“We are honored to have the support of these two great Grinnell businesses,” says Denise Lamphier, director of communications and development at GRMC. “Their gifts have already been put to use for projects underway at the medical center and we are grateful.”
There is a strong history between Ramsey-Weeks, Inc., and GRMC, dating back to the start of the business in 1923. The legacy of Anna Ramsey and her tireless support for accessible, quality healthcare in Grinnell is evident today.
“Ramsey-Weeks has always supported the hospital in Grinnell, even before the merger of St. Francis and Community Hospital,” says Paul Pohlson of Ramsey-Weeks. “It is an important investment for our customers. Our business thrives with GRMC here. We have invested our profits into the community in many ways, such as improvements to our hospital and recruiting outstanding medical professionals. ”
Generations of the Ramsey-Weeks, Inc., family have served and continue to serve in volunteer leadership roles at GRMC. Rick Ramsey and Debby Pohlson have both served on the GRMC board of directors. Ramsey was the chair of the board from 1984 to 1985 and Debby Pohlson served as board chair from 2005 to 2006. She is currently a co-chair of the GRMC Moving at the Speed of Life comprehensive campaign. Jim Ramsey, son of Rick and grandson of Anna, serves as a volunteer on the current comprehensive campaign. Sarah Smith, daughter of Paul and Debby Pohlson and wife of Ramsey-Weeks, Inc. employee, Dustin Smith, recently joined the GRMC board of directors.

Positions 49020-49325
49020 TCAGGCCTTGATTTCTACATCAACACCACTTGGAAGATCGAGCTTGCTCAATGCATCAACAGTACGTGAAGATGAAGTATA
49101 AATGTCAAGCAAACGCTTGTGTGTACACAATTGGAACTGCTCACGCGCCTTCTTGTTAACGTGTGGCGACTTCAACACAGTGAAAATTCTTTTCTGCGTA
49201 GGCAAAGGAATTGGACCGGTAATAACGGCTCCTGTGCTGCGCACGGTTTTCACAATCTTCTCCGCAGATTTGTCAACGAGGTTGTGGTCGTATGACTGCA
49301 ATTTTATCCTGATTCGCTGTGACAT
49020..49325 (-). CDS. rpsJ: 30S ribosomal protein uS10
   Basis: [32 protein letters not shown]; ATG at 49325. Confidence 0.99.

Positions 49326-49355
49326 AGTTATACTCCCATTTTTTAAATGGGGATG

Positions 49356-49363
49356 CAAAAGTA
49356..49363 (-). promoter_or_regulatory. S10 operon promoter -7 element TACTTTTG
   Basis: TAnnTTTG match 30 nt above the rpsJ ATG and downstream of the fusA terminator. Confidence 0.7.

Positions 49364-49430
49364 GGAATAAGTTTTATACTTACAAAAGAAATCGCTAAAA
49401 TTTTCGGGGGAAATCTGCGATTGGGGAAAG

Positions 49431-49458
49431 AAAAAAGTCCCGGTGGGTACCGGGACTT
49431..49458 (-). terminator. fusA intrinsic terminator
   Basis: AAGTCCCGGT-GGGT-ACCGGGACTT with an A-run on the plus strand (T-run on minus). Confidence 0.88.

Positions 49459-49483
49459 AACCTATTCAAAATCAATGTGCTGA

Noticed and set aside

“The economic impact of GRMC on our area is often under-realized,” says Jim Ramsey. “When businesses seek to relocate or expand, they consider housing, schools, and accessibility to healthcare as factors in making their decision. A strong healthcare sector is very important to our area economy.”
This gift from Ramsey-Weeks will be recognized with a named examination room in the new F.A. Jones Physical and Occupational Therapy Center.
While the relationship between GRMC and Lincoln Savings Bank hasn’t been as long as the history with Ramsey-Weeks, Lincoln Savings Bank is a very strong supporter of the medical center.
“As a community bank, we’re committed to serving and supporting those things that make for a healthy and vibrant place to live,” says Jim Thielen, Lincoln Savings Bank.
Over the years, Lincoln Savings Bank has supported annual fund drives, sponsored golf outings, fundraising events, and capital campaigns.
In recognition of this gift from Lincoln Savings Bank, the urgent care waiting area is named for Lincoln Savings Bank, LSB Foundation.